Are the days of influencers telling us what to buy, what to wear, what to watch and who to follow coming to an end? Since the beginning of the year, the TikTok community, and more particularly Generation Z, has been indicating that they’re fed up with influencers, a communal sentiment that has given rise to the hashtag #deinfluencing. This term currently totals more than 150 million views on the platform. It’s proving particularly popular in the beauty and lifestyle communities, where it reportedly got its start.
According to a 2020 Kantar study relayed by Marketing Dive, more than a quarter of the general population has made a purchase based on a recommendation from an influencer. A rate that rises to 44% for Gen Z.
However, followers are now more aware of influencers’ marketing strategies. Better informed, they are becoming increasingly vocal about taking steps to no longer be duped. A new wave of videos on TikTok criticize influencers. These videos urge users to carefully consider their purchases and even to refrain from buying and save their money. Their aim is to help other users not fall for a scam or even an over-hyped product that just doesn’t live up to the attention. These videos have given rise to the term "de-influence."
Tackling compulsive shopping
In a series of videos, TikToker Michelleskildelsky, a self-described former compulsive shopper, lists some of the "useless" products that influencers recommend acquiring: Apple AirPods Max, 25 different perfumes, Ugg slippers, a multitude of beauty products... Her videos have been viewed hundreds of thousands of times. In the comments, some users suggest cheaper alternatives, while others recognize that they have been guilty of falling for such unnecessary purchases. And there are many videos in this vein. Some people even make a project out of buying products recommended by influencers and setting out to critique them and deconstruct their lack of utility, no holding back.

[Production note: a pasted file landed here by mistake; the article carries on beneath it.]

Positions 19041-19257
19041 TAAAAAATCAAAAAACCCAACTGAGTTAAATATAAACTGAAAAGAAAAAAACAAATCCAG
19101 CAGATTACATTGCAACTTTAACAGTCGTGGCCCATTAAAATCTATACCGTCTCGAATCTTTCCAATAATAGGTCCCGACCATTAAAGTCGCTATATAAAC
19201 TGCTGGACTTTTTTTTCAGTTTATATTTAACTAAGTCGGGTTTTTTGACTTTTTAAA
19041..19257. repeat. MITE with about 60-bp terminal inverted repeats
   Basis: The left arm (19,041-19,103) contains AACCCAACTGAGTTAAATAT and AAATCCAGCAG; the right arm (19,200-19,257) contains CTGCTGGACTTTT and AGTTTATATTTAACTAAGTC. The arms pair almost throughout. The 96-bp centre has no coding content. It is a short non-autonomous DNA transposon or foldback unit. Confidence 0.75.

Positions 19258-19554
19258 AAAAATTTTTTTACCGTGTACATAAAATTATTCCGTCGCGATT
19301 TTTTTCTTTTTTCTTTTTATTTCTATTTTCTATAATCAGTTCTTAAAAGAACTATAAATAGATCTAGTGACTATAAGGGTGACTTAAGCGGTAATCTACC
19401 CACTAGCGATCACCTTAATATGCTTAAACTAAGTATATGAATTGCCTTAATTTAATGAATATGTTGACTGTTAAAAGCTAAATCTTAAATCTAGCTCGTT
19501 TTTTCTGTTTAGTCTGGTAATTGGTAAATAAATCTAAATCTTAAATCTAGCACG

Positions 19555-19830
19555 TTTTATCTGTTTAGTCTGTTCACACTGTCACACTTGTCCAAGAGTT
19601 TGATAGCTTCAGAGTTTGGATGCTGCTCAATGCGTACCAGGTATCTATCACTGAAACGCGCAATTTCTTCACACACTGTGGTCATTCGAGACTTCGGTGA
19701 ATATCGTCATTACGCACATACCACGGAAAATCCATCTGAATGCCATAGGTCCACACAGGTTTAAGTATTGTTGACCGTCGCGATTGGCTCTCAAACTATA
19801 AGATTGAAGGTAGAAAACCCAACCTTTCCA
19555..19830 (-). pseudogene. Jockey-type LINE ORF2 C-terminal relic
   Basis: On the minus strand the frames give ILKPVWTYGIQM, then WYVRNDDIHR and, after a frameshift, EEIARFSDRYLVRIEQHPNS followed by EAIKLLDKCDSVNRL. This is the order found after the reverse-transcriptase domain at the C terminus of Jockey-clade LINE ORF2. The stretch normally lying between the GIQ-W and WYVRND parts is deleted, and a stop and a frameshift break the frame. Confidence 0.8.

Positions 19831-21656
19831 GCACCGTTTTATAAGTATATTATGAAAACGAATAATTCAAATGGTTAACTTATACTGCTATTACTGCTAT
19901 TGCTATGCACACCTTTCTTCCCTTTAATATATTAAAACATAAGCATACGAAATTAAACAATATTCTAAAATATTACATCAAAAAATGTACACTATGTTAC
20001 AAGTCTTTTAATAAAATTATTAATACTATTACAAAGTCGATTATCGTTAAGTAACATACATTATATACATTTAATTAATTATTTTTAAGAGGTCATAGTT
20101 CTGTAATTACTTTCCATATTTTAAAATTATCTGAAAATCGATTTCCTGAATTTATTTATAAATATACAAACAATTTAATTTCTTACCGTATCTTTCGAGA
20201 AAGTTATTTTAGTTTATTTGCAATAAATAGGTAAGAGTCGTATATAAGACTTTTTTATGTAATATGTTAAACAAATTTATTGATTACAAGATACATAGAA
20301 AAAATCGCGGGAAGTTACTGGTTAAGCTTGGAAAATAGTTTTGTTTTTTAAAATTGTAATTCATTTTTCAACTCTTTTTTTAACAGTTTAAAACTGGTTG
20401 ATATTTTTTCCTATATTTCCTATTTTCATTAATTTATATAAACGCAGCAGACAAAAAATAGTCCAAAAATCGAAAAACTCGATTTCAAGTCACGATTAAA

For Kahlea Nicole Wade, a brand collaboration coach and content creator, de-influencing is about trust and reclaiming their power, especially for Gen Z, she told Today.
And indeed in certain recent well-publicized cases, some influencers have been called out for being untrustworthy. Such as the "MascaraGate" incident involving an influencer being accused of wearing false eyelashes while promoting the virtues of a mascara from L’Oréal.
In response to such critiques, some influencers are calling for everyone to take responsibility for themselves and their purchases. France-based Coline, who counts nearly 400,000 followers on her Instagram page, is among them. In one of her recent videos, she argues that followers are all responsible for their own purchasing decisions, and that influencers are "strangers" who recommend products so people need to make up their own minds and take their own needs and tastes into account when buying something.
Some detractors of this new trend on TikTok point out that not all the messages are not necessarily aimed at reducing users’ consumption generally. Some de-influencers criticize over-hyped products and encourage their followers to buy cheaper ones, as in this video from @alyssastephanie.
One thing is certain, however, naivety and ingenuity in the face of social networks are declining a little more.